In Defense of the US Constitution

US flagWith the 4th of July landing on Monday, instead of my usual posting of #MVPbuzzChat interviews, I thought I’d post a few words about this important US holiday. It’s been a quiet day at home (still recovering from some jet lag from London last week) which has given me time to sit and think and read on the topic and listen to a few podcasts. As some of you know, I don’t post much about politics, and I am not a member of either major party: I am a small “I” independent, and consider myself to be a “religious constitutionalist.” I believe that the United States Constitution was divinely inspired – which does not mean it is perfect in its writing, nor in its execution. However, it contains guiding principles that are true, it has proven to be a beacon of light to the world, and it should be defended at all costs.

In an April 2021 speech, Dallin H. Oaks outlined five divinely inspired principles within the Constitution. For those not familiar with Oaks, he was a long-time attorney who clerked for Chief Justice Earl Warren at the US Supreme Court, served as president of BYU and on the Utah Supreme Court, and was considered by both Gerald Ford and Ronald Reagan for the US Supreme Court. He now serves as the 1st Counselor in the First Presidency of the Church of Jesus Christ of Latter-Day Saints. Here’s what he said about the Constitution:

First is the principle that the source of government power is the people. In a time when sovereign power was universally assumed to come from the divine right of kings or from military power, attributing sovereign power to the people was revolutionary. Philosophers had advocated this, but the United States Constitution was the first to apply it. Sovereign power in the people does not mean that mobs or other groups of people can intervene to intimidate or force government action. The Constitution established a constitutional democratic republic, where the people exercise their power through their elected representatives.

A second inspired principle is the division of delegated power between the nation and its subsidiary states. In our federal system, this unprecedented principle has sometimes been altered by inspired amendments, such as those abolishing slavery and extending voting rights to women, mentioned earlier. Significantly, the United States Constitution limits the national government to the exercise of powers granted expressly or by implication, and it reserves all other government powers β€œto the States respectively, or to the people.”5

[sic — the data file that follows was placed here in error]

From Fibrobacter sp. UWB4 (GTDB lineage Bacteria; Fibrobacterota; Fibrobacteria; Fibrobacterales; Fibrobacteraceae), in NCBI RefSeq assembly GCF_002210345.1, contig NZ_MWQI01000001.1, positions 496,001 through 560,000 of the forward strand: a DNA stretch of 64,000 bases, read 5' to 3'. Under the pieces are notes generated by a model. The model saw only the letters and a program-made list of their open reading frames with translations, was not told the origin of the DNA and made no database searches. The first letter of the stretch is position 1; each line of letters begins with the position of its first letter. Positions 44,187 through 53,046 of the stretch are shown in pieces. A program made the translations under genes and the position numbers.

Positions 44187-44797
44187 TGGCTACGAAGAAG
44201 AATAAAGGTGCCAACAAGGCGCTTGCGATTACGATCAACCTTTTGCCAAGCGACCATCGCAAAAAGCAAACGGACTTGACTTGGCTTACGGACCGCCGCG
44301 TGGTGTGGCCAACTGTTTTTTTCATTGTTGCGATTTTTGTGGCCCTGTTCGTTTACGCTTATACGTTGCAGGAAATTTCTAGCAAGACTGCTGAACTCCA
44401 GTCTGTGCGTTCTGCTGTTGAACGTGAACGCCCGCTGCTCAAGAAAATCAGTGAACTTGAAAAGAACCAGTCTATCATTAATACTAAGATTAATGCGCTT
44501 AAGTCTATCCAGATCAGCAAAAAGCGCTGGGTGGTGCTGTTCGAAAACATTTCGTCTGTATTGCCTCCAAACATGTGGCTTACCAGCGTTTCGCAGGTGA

Another inspired principle is the separation of powers. Well over a century before our 1787 Constitutional Convention, the English Parliament pioneered the separation of legislative and executive authority when they wrested certain powers from the king. The inspiration in the American convention was to delegate independent executive, legislative, and judicial powers so these three branches could exercise checks upon one another.

A fourth inspired principle is in the cluster of vital guarantees of individual rights and specific limits on government authority in the Bill of Rights, adopted by amendment just three years after the Constitution went into force. A Bill of Rights was not new. Here the inspiration was in the practical implementation of principles pioneered in England, beginning with the Magna Carta. The writers of the Constitution were familiar with these because some of the colonial charters had such guarantees.

Fifth and finally, I see divine inspiration in the vital purpose of the entire Constitution. We are to be governed by law and not by individuals, and our loyalty is to the Constitution and its principles and processes, not to any office holder. In this way, all persons are to be equal before the law. These principles block the autocratic ambitions that have corrupted democracy in some countries. They also mean that none of the three branches of government should be dominant over the others or prevent the others from performing their proper constitutional functions to check one another. (Defending Our Divinely Inspired Constitution)

I love this description of the importance of the Constitution. While our nation has not always lived up to the standards that it sets, our goal should always be to attempt to live up to it. We live in a time of extreme political turmoil, but I am grateful for the laws and principles and guidance that the Constitution and our Bill of Rights provide. I wouldn’t want to live anywhere else in the world.

Christian Buckley

Christian is a Microsoft Regional Director and M365 Apps & Services MVP, and an award-winning product marketer and technology evangelist, based in Silicon Slopes (Lehi), Utah. He is the Director of North American Partner Management for leading ISV Rencore (, leads content strategy for TekkiGurus, and is an advisor for both revealit.TV and WellnessWits. He hosts the monthly #CollabTalk TweetJam, the weekly #CollabTalk Podcast, and the Microsoft 365 Ask-Me-Anything (#M365AMA) series.

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  1. August 2, 2022

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